I. . . have no memory whatsoever of who the red-haired lady is.

And, on ebay? Easily found for $1. Shipping is of course, like, $3 more. . . which explains why NOBODY is bidding on this landmarkanniversaryrarecollector'sitemvintageclassichardtofind issue.

So. . . Doom? They were fighting Doom, right?

HB

Murray said...

I wasn't absent from comics in the 90's, but it probably marks the time I was the most embarrassed ever to admit I read the things. Finding anything worth the having was akin to panning for gold. A lot of crud to sort thru to find the valuable sparkles.

That cover just makes me throw up a little in my mouth. For so many reasons. And I don't want to ruin my blood pressure by enumerating all of them.

I think the red-haired woman is Ms. Marvel XIII aka "She-Thing".

I always thought Ben wore that spittoon on his head because the slash wounds left a nasty vulnerable spot on his orange armoured body. To find out it was to hide his hideous scars just puts another tic mark in the "Idiotically Stupid Column" for the time period.

Talk about needing some brain bleach...

Anonymous said...

The horror...the horror.

Martinex1 said...

As HB mentioned the Torch wearing a jacket (because he's cold???) is odd. But Reed wearing a fishing vest or whatever that is seems even more over the top. Guess he has to have somewhere to store all of his devices or he has taken up a new hobby with the Submariner. Yes - as the masthead actually states this is not your parent's comic book. At least there was truth in advertising in the 90s.

Karen said...

It just makes me want to barf...the worst of it is, I think I also have this in my collection...

Doug said...

Can any of you fashionistas explain the purpose of the blue straps around Sue's thighs? Of which, there is more material there than... ahem... where she might need it.

Doug

Humanbelly said...

Doug, this may be just assuming that my lowest of expectations are the case, but I think those blue thigh bands have no other purpose than to visually "look" like garter-belts w/out actually "being" garter-belts. They exist to look racy for the sake of looking racy. I suspect that her obscured (here) heels are probably at least 4" to 6" stilettos. I mean, yes, comics have always, always, always been overtly guilty of that kind of blatant, illogical sexualizing. . . but this is simply beyond the pale, given the character and her long, established history. I mean, referring back to the earlier TV Series post-- would you put Elizabeth Montgomery in an outfit like this-??? Seriously?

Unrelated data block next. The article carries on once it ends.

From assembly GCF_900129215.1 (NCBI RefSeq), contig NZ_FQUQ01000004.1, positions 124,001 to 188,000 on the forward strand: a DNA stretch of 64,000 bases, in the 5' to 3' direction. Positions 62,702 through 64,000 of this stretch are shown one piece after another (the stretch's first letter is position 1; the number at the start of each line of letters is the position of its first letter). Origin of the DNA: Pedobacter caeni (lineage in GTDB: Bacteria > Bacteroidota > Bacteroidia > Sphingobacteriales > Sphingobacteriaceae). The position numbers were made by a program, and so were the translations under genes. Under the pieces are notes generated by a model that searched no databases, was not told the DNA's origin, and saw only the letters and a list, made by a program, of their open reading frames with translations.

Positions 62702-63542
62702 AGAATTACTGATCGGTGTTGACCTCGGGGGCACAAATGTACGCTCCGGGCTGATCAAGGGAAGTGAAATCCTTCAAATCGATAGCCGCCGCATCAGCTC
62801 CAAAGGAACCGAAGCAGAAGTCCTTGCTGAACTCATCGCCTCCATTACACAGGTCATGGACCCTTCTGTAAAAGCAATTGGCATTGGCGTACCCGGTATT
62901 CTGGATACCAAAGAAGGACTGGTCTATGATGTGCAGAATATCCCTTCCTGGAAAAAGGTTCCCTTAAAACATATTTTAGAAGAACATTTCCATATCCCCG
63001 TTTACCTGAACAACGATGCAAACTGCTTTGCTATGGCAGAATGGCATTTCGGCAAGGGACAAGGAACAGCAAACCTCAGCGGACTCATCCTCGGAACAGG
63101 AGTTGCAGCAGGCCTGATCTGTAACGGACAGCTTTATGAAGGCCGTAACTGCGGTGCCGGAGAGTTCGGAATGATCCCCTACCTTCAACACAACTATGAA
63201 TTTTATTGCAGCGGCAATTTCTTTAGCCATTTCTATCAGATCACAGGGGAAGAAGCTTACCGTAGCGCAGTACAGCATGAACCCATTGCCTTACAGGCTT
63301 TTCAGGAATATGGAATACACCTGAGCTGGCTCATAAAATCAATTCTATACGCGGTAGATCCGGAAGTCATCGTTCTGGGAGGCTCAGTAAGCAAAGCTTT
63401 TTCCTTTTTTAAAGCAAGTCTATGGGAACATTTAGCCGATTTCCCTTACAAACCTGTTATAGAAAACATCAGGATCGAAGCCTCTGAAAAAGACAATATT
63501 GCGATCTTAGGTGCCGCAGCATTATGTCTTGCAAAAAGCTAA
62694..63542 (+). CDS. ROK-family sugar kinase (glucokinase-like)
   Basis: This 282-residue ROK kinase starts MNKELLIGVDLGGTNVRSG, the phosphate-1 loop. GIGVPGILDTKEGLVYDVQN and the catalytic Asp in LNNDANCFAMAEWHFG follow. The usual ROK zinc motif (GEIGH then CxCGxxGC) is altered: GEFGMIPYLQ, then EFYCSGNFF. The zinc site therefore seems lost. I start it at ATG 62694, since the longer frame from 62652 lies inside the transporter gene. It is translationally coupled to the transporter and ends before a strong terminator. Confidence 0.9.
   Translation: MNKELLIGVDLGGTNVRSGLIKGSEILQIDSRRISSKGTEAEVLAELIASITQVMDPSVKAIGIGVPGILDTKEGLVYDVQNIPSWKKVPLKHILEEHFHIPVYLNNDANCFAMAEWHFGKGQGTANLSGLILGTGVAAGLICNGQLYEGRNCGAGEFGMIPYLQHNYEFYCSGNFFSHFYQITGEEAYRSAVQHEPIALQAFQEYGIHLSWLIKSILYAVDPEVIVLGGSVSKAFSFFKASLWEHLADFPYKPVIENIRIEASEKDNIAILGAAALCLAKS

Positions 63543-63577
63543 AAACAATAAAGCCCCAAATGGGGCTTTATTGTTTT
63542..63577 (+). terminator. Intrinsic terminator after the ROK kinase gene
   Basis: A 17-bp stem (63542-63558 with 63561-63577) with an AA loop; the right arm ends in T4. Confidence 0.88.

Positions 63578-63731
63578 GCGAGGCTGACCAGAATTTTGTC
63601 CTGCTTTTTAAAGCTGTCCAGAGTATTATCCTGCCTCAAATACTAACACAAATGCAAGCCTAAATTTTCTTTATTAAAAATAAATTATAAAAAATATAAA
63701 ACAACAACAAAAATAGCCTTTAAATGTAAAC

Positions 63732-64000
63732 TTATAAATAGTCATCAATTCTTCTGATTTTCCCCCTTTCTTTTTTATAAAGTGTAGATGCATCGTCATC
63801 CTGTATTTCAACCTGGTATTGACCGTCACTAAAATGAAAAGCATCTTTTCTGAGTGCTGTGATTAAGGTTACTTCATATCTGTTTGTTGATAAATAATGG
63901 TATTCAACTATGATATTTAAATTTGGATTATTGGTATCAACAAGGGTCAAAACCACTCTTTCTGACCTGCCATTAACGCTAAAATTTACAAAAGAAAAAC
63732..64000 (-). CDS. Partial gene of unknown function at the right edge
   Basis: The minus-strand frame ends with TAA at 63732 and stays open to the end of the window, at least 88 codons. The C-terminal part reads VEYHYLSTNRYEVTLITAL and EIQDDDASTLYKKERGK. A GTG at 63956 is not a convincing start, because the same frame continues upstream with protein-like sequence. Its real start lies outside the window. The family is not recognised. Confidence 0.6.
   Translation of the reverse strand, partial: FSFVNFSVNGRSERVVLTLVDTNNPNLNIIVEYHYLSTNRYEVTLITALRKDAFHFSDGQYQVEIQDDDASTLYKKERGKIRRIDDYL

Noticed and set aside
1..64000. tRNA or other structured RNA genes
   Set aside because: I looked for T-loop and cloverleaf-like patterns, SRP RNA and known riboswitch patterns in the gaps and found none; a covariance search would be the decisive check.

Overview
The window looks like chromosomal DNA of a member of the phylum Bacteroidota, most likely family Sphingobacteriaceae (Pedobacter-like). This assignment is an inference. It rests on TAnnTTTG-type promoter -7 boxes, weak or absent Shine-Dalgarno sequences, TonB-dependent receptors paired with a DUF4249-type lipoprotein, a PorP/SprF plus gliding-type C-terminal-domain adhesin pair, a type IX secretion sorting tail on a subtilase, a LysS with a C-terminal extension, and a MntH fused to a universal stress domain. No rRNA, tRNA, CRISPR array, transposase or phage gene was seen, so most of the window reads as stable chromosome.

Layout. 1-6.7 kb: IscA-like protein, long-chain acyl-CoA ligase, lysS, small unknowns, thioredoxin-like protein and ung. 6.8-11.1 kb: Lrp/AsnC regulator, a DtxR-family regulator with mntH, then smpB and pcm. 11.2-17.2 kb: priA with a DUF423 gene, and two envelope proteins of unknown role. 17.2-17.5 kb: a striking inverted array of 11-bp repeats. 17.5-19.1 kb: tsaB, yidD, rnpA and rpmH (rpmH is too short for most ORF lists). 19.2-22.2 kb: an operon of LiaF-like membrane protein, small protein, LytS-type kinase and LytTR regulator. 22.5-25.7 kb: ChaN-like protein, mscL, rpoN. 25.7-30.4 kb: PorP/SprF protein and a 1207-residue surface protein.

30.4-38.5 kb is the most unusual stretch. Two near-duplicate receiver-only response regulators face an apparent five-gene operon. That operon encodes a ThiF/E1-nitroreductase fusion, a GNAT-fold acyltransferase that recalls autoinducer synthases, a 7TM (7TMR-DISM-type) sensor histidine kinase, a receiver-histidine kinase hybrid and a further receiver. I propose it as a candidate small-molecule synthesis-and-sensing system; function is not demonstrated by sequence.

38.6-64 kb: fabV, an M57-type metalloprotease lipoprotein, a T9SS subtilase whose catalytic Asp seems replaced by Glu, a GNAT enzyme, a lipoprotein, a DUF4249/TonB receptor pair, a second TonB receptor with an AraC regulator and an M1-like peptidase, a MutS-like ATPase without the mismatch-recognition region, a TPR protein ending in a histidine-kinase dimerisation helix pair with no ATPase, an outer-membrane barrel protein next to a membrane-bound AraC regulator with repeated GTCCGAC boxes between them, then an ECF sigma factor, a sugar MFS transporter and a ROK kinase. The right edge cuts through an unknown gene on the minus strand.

Murray, you're thinking that's Sharon Ventura, then? You may be right. This would have been long after her She-Thing stint. . . but all I remember after that is she eventually mutated into a truly horrible brute-type beast, and was then kind of "taken away" to be looked after. (This is a character that Ben was going to marry at one point.)

HB

Pat Henry said...

> chuckle < ...so much wrong, so much wrong. I think the big "fantastic" guns are what really throws it over the top and makes it truly 90s. But where are all the myriad and oddly placed tiny little useless ammo pockets? Without those, it is just short of a masterpiece.

Edo Bosnar said...

Yeah, I think Sue's 4-shaped boob window and this cover specifically came up a few months ago as well. Yeesh.
I have nothing much to add to the above comments, really. And sorry, C.K., but as bad as that mullet was (and it was pretty bad), it really doesn't come close to that boob-windowed, bomber-jacketed monstrosity, and the god-awful gun - seriously, she projects force fields, what the hell does she need a gun for?!

Pat Henry said...

"what the hell does she need a gun for?!"

Same reason as blue-eyed Benjy, I guess. Poor Johnny, going into combat with only the powers that had served him since 1961!

Anonymous said...

I'm wondering what the hell the Human Torch needs with a jacket with what I assume are pockets.
What, is he gonna carry his wallet in there? A list of things he's gotta pick up from the store?
Parking validation?
Are these things all made out of fireproof material?
Is he expecting it to get chilly later and just thinking ahead?

Anonymous said...

Big thanks to Mother Nature!!! I was posting a comment that was one razor's edge away from not only making sense, but being both erudite, concise and topical. Then the power went out and BOOM!!! Gone into the ether.